North Coast Holiday Parks wants Brunswick Buccaneer evicted
For 30 years, Brunswick Buccaneers has been an icon of Brunswick Heads, but now the tourist attraction is under threat from NSW government bureaucrats.
An eviction notice was served ‘without warning’ last Easter by Colin Woodbry from North Coast Holiday Parks (NCHP) to operator Ilan Schnitzler, who has for the last 15 years hired boats, kayaks, canoes and paddle boards from his pirate ship on the river opposite the pub.
Additionally, The Echo has learned that NSW Crown Lands employee Nessbit Hurcum has hand-balled responsibility of the surrounding parks and waterways to NCHP and is ‘reluctant to go against the recommendations’ of its Trust manager and former Byron Shire Council employee, Jim Bolger.
In a startling reply to Echo inquiries, Mr Bolger refused to explain his decision to evict Mr Schnitzler and, like NCHP’s financial records, his actions remain cloaked in secrecy.
Mr Bolger told The Echo, ‘The Trust will not take part in discussing licence or legal issues through the media.’
Another PR blunder
It’s the latest public relations blunder and take-over bid by the state government-owned and privately run corporation; three Brunswick Heads caravan parks and foreshore land that were previously managed by Council were controversially taken away in 2006.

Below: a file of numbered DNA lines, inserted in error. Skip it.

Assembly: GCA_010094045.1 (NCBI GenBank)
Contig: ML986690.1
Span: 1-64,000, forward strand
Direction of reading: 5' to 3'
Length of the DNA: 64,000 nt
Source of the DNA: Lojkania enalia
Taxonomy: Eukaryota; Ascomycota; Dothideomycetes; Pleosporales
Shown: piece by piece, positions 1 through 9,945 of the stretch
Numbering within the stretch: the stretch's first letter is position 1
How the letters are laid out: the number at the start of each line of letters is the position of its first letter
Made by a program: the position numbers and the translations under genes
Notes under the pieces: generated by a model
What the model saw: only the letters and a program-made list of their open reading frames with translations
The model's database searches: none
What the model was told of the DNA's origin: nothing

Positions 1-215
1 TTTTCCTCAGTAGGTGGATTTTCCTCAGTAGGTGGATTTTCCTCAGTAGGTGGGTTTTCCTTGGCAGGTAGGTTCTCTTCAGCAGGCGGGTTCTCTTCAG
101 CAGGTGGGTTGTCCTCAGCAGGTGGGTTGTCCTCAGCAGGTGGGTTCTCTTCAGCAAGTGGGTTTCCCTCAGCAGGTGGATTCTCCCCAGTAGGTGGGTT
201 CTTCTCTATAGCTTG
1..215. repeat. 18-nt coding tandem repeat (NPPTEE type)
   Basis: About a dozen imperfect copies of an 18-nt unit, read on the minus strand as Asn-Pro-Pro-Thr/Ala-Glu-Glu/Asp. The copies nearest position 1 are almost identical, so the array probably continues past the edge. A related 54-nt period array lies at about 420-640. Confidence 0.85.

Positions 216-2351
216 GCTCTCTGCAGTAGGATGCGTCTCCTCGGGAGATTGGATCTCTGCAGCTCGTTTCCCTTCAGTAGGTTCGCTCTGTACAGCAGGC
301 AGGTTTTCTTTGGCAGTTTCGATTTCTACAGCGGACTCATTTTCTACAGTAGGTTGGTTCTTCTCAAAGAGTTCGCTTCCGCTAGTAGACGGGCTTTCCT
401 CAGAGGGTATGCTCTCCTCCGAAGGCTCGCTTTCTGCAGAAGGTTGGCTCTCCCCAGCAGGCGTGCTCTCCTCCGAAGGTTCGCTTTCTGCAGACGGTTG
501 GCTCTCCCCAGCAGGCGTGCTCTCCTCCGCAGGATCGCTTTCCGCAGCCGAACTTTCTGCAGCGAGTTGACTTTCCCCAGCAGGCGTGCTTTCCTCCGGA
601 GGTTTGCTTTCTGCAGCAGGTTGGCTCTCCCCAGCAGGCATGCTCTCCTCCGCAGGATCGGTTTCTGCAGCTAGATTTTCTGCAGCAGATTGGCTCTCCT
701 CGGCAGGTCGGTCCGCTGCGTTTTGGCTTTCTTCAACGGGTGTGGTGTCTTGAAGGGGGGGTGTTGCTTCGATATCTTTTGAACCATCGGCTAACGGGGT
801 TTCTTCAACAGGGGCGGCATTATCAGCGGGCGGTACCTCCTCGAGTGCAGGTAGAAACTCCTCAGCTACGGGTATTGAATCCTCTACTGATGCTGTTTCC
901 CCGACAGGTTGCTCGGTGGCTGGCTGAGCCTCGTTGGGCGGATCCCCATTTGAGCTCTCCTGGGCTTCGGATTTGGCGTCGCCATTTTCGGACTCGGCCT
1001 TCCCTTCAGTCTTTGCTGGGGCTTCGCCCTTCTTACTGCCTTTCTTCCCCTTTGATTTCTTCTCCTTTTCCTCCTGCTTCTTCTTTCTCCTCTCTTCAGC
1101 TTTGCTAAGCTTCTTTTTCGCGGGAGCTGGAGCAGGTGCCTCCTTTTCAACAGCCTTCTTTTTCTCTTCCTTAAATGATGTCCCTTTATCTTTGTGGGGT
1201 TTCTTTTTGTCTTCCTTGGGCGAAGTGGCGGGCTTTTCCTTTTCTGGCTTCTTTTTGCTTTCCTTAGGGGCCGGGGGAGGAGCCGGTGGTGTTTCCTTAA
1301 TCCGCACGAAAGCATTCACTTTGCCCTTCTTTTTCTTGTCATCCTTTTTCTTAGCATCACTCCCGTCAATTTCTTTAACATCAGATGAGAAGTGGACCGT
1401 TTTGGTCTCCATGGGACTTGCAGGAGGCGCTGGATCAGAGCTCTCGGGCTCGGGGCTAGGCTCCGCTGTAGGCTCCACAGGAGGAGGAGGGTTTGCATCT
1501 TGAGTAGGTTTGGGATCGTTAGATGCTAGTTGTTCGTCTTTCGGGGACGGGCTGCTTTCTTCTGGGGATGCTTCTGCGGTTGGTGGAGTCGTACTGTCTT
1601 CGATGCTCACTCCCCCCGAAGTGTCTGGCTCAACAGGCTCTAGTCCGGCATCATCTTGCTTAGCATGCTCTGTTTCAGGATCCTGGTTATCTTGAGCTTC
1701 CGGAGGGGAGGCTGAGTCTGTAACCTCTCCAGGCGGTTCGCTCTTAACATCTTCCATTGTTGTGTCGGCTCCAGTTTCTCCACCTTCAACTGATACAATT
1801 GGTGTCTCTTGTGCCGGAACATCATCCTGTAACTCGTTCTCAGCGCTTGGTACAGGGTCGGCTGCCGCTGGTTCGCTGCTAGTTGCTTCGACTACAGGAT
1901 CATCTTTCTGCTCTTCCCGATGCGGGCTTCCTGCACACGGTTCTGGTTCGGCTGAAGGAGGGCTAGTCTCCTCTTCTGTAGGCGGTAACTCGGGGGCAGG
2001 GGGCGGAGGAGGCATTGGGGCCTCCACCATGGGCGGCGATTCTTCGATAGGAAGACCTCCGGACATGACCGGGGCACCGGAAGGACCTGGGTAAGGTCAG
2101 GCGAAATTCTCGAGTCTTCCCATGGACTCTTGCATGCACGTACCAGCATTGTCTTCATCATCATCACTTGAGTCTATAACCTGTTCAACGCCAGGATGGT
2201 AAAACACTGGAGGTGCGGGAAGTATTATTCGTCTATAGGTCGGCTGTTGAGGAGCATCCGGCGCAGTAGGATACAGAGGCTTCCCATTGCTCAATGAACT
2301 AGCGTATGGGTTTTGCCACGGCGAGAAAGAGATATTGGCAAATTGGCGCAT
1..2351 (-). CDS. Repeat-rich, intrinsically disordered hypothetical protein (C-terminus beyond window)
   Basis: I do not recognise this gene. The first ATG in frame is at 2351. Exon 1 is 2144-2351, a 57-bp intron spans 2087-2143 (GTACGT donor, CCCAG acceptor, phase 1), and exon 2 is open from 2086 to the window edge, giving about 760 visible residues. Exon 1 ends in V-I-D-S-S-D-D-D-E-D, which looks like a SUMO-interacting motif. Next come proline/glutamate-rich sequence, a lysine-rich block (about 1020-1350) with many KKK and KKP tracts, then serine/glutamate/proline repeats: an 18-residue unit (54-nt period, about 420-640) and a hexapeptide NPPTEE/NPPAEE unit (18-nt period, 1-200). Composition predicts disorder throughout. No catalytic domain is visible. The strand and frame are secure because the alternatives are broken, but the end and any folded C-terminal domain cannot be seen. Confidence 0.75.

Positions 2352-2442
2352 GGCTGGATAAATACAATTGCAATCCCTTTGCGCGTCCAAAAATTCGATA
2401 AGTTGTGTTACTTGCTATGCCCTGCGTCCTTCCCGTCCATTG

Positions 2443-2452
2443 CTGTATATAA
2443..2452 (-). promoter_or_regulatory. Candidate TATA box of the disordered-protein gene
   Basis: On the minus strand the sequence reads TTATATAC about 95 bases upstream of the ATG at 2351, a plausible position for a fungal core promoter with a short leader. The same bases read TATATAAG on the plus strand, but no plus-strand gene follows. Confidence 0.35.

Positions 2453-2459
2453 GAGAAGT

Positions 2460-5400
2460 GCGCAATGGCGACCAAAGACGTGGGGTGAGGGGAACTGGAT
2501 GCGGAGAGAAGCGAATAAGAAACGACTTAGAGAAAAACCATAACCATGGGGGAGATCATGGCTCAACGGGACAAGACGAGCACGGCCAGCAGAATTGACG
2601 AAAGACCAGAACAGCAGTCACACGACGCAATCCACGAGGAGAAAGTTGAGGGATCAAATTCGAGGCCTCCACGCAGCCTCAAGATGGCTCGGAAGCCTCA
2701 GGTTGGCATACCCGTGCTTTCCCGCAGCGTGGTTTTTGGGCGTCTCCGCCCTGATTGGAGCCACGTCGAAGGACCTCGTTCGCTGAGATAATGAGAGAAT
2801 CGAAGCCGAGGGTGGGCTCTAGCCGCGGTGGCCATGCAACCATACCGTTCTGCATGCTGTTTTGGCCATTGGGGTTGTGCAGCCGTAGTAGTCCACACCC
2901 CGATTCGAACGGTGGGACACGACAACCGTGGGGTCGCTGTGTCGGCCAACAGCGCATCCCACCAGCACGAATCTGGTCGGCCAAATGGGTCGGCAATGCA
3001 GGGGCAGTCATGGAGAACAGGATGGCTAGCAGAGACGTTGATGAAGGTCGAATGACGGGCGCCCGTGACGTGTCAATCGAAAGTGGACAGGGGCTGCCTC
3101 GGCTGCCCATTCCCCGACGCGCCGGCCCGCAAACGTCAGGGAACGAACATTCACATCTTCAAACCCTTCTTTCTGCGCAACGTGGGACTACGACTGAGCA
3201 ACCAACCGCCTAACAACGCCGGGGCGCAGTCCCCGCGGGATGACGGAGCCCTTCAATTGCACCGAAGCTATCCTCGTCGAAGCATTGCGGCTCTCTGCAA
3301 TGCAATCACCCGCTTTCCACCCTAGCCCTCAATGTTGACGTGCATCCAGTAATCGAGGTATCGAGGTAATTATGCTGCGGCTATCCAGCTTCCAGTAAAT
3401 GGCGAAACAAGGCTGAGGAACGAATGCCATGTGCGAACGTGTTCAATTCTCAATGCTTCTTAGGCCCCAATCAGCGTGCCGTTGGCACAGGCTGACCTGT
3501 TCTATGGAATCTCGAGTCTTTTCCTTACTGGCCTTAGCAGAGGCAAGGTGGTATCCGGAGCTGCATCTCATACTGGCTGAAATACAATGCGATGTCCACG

An Echo investigation later revealed that after that take-over, Council is now much worse off financially for it.
Additionally, residents criticised NCHP over the caravan parks’ subsequent encroachment on footpaths, roads and foreshores.
So far, the only state MP to be critical of the lack of transparency with the cost shifting and loss of amenity to locals is Jan Barham, who is also a former Byron Shire mayor.
And like other residents of Brunswick Heads, Mr Schnitzler is putting up a fight.
He says the consent authority of the waterway is Crown Lands, despite being ‘vaguely threatened’ by NCHP about having customers ‘illegally’ use the steps from the park as an embarkation point.
‘I received a letter by NCHP last Easter saying my lease had been terminated because of unpaid rent,’ Mr Schnitzler told The Echo.
‘I was given just four days to leave, and an extension of two weeks if I paid the $300 that was owing. There was no warning. They claimed I did not pay them rent, but I never received those letters. It was a very unprofessional letter.’
Four days’ notice
He says his tenure with Council to operate on Simpsons Creek rolled over to NCHP after it took control.
This also includes access to Banner Park, where his boat is moored.
But after engaging a solicitor to defend the eviction, Mr Schnitzler says he was advised that Crown Lands have jurisdiction on the creek, ‘as the boat is moored below the mean high-water mark and that is where the Banner Park boundary ends.’
However Crown Lands have hand-balled responsibility instead to NCHP.
Mr Schnitzler’s legal representative, Claire Lovejoy, told The Echo, ‘It appears from [Crown Lands area manager] Nessbit Hurcum’s last email that the only reason they are not giving Mr Schnitzler a permit to stay in the Crown Lands creek is because NCHP won’t give him a permit for customers to access the stairs.